There's tons of work to do. This is a huge project, PR's are golden.
This guide was largely ripped from Ember CLI, but hopefully we can make it our own over time.
Spree Ember uses four different Ember CLI addons operating together to allow developers to plug-and-play functionality and only use what they require.
In order to setup the Spree Ember ecosystem, you have to symlink the addons to each other, so that changes you make in one will be consumed by another locally.
git clone https://github.com/hhff/spree-ember.git cd spree-ember ruby bootstrap.rb
The Demo Application of the
storefront package has the storefront installed, however
if you'd like to develop against a seperate Ember app, you'll want to link Spree Ember
to a host Application.
Linking local Spree Ember to a Host Application
ember new my-store cd my-store npm link spree-ember-storefront
Then make sure you add
"spree-ember-storefront":"*" to your host application's
You're now at the same step that
ember install firstname.lastname@example.org
would get you to, except your host application is linking to your local
files, instead of NPM's version.
Be sure to follow the Getting Started guides to finish the setup.
cd into each package and run tests with
ember test or
ember test --server.
Known issues with this workflow:
- At the time of writing, nested addons are not officially supported by Ember CLI.
In our case, they generally "just work", however anything that requires file
watching or linting on a nested package (like
checkouts) will break. You'll need to restart your server when changing
Please see "Pull Requests" below for more information.
This is the issue tracker for
spree-ember. The community uses this site
to collect and track bugs and discussions of new features. If you are
having difficulties using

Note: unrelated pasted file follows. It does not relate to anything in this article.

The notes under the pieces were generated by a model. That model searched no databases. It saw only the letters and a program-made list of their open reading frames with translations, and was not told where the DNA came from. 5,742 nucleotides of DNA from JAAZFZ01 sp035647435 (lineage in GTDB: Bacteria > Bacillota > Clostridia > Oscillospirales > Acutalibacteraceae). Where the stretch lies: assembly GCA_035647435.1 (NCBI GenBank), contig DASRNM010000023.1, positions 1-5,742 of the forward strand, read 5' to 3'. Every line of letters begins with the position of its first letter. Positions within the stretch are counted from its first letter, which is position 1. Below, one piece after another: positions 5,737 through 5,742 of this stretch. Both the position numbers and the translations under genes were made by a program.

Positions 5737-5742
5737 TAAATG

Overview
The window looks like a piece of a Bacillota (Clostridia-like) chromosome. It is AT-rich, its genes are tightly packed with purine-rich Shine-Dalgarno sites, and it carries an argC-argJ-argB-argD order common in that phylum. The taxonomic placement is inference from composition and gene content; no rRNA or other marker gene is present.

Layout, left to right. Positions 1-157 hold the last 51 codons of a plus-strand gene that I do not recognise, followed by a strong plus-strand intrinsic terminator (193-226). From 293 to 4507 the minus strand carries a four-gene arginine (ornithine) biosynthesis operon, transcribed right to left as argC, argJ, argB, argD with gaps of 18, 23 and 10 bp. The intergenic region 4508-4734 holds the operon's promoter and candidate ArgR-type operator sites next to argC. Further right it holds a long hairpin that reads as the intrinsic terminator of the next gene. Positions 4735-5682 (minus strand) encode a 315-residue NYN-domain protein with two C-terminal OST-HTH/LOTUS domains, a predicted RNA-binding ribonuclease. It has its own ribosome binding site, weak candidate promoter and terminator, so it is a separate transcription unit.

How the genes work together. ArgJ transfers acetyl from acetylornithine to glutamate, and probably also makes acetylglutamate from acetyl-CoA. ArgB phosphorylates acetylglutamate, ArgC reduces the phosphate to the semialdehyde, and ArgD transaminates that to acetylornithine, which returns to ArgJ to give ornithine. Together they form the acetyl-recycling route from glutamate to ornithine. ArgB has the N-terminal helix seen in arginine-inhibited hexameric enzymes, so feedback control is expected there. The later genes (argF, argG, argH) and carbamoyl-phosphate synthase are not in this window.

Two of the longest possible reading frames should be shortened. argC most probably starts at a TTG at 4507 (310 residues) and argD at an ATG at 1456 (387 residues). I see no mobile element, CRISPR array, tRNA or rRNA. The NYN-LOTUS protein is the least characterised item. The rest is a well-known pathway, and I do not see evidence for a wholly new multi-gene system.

spree-ember, please search the issues, and if you
can't find anything useful, go ahead and open an issue. Someone will help you
Think you've found a bug or have a new feature to suggest? Let us know!
Reporting a Bug
Update to the most recent master release if possible. We may have already fixed your bug.
Search for similar issues. It's possible somebody has encountered this bug already.
Provide a demo that specifically shows the problem. This demo should be fully operational with the exception of the bug you want to demonstrate. The more pared down, the better. Issues with demos are prioritized.
Your issue will be verified. The provided demo will be tested for correctness. The team will work with you until your issue can be verified.
Keep up to date with feedback from the team on your ticket. Your ticket may be closed if it becomes stale.
If possible, submit a Pull Request with a failing test. Better yet, take a stab at fixing the bug yourself if you can!
The more information you provide, the easier it is for us to validate that there is a bug and the faster we'll be able to take action.
Requesting a Feature
Search Issues for similar feature requests. It's possible somebody has already asked for this feature or provided a pull request that we're still discussing.
Provide a clear and detailed explanation of the feature you want and why it's important to add. Keep in mind that we want features that will be useful to the majority of our users and not just a small subset. If you're just targeting a minority of users, consider writing an addon library for